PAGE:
Detroit, Michigan: AKA Motown, Motor City, Hockeytown, Detroit Rock City. It’s industrious. It’s got grit. And it’s got soul. It’s got the Tigers, Lions, Red Wings, and…teachers.
Facilitator Gaspar Caro and I recently got the call to conduct interviews with educators for the National Teacher Initiative with Town Hall partner Detroit Public Television, where witnessed how these select teachers seem to embody the city’s reputation. These educators not only participated in StoryCorps; they connected with others in their field by trading stories and showing support and love, as well.
Micanopy, Florida is a small town in Alachua County, just outside Gainesville, and is known for being the home of Marjorie Kinnan Rawlings, author of the young adult novel, The Yearling. It is also the current home of Ginny Beam, another woman devoted to her love of storytelling. Ginny was interviewed by her friend, Sally Stein, during StoryCorps Door-to-Door’s visit to the Alachua County Library District in Gainesville.
This trip was a result of the Alachua library’s being awarded the National Medal by the Institute of Museum and Library Services as one of ten outstanding institutions in the country that excel in community service and outreach. Dedicated librarians like as Ginny are the reason libraries like this thrive and remain a hub for all members of the community.
To wrap up Black History Month, Monica Foderingham, Outreach Services Librarian for Atlanta-Fulton Public Library, created the Letters To My Grandchildren Project. In partnership with Senior Citizen Services of Merto Atlanta and StoryCorps Atlanta, conversations of African Americans who grew up during segregation and the Civil Rights Movement were recorded for posterity.
On February 28, 100 seniors from Auburn Senior Center, Dogwood Senior Center, Northside Shepherd Senior Center, Southeast Center, and New Horizon Senior Center gathered at the central library to hear twelve storytellers share their experiences.
StoryCorps Door-to-Door gathered interviews for the National Teachers Initiative in Albuquerque, New Mexico. Between encounters with green chili for breakfast, lunch, and dinner, Facilitator Mitra Bonshahi and I recorded stories about New Mexicans’ experiences with education in preparation for Albuquerque’s Teacher Town Hall event. For two days, KNME, Albuquerque’s public TV station, played host to a rotating cast of teachers and students. After their StoryCorps interviews, participants also had the opportunity to record video reflections on their interviews with youth radio station Generation Justice. (more…)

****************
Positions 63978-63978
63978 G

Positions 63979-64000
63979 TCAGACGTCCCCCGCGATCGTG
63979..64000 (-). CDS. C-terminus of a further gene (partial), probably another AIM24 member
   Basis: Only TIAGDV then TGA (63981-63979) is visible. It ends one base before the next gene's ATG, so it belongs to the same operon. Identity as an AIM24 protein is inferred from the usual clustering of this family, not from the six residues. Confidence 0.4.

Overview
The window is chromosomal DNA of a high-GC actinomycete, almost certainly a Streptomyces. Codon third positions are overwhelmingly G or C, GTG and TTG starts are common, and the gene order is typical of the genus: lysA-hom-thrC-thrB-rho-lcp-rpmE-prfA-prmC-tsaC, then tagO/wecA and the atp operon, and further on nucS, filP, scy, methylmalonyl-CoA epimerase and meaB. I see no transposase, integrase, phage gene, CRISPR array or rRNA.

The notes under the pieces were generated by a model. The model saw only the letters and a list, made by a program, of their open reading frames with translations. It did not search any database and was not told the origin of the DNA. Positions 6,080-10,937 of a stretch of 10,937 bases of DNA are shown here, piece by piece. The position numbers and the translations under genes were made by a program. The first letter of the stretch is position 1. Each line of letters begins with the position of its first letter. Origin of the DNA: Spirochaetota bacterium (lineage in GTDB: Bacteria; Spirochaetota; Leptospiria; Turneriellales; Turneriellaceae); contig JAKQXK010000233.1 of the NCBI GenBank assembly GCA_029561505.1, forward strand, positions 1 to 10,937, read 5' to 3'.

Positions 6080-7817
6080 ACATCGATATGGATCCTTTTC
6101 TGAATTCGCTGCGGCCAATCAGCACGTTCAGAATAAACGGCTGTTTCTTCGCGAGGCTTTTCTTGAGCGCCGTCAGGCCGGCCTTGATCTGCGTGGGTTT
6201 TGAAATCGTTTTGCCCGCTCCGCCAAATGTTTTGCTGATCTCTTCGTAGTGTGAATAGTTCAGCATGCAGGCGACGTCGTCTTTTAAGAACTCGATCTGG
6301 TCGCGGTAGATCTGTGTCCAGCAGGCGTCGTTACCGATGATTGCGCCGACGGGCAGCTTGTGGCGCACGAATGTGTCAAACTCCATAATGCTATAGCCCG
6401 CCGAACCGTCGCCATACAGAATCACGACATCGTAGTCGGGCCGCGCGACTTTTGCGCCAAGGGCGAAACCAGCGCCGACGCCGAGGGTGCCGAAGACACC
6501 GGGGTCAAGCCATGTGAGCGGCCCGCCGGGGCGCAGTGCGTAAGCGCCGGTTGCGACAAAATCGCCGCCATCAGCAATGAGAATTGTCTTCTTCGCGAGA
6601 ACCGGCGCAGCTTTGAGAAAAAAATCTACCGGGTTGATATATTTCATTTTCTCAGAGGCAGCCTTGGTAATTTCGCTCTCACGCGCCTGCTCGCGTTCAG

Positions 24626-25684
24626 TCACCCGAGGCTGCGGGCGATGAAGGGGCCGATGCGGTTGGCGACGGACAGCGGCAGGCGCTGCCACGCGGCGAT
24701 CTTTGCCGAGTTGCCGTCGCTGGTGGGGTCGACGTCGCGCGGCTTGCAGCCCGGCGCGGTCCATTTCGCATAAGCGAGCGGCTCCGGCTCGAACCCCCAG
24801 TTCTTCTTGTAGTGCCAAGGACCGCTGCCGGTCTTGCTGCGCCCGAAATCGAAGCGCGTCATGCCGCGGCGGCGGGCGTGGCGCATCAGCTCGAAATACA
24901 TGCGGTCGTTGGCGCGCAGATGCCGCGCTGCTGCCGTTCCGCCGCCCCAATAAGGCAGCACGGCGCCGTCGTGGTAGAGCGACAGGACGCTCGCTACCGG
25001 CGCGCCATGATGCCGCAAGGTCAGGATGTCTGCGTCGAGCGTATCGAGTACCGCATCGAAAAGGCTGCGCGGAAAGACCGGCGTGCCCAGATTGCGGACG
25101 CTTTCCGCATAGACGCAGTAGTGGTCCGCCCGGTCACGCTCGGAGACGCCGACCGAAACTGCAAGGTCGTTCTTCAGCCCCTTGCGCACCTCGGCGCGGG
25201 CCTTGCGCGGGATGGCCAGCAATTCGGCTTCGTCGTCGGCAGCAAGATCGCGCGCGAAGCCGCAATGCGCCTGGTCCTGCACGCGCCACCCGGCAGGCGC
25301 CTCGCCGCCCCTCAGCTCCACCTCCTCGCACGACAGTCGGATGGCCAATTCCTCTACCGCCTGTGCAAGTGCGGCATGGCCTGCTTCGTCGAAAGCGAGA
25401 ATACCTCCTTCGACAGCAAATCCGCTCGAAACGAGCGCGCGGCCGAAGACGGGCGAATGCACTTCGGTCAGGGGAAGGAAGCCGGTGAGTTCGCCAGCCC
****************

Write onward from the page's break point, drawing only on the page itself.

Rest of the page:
Storycorps Door-to-Door had the pleasure of visiting the Erie Art Museum, one of the 2011 Institute of Museum and Library Service (IMLS) National Medal Award winners. In our three days of recording, participant after participant shared stories of how the museum has become a major community hub, and we quickly came to understand why the museum was honored nationally for its “significant and exceptional contributions to their communities.” The museum has a lot more than an award to be proud of, with programming that allows its patrons to truly “be moved.”
StoryCorps Door-to-Door recently visited North Lawndale College Preparatory Charter High School on Chicago’s West Side, where, unlike at other local schools, students are not greeted with metal detectors or police. Instead, they’re chased in a playful game of tag, called “running bases.”
“We’re somewhat crazy at our place,” says Administration President and tag instigator John Horan.
Before there was the written word, there were oral storytellers, and StoryCorps Atlanta had the pleasure of recording conversations at the National Black Storytelling Conference and Festival held in Atlanta, Georgia.
This recording day was phenomenal. It was an honor to hear amazing stories by professional storytellers and to hear these professionals share the ordinary stories of their lives, the raw human material that StoryCorps knows all too well that has inspired them to make storytelling a way of life. Below are a few highlights.
Barbara Eady and Jacqueline Boyd, both from Ohio, discussed how they began storytelling. Barbara shared a poignant story about an elder mother in her church, who knew her as a child and remembered her many years later when Barbara brought her own children to Sunday service. The elder’s detailed memories of Barbara as a child touched her and has encouraged her work. Today, Barbara is a living vessel of memory and history.
Facilitator John White and I visited North Lawndale College Preparatory Charter High School‘s Collins campus in Chicago, Illinois, to collect stories for StoryCorps’ National Teachers Initiative. The school’s president, John Horan, and alum Tierra S. Jackson joined us for a conversation.
Tierra has an easy smile, and if you struggle with pronouncing her name, she’ll simply say, “Think of a tiara.” If that word has you thinking of royalty and princesses, such a life couldn’t be further from Tierra’s while she was in high school.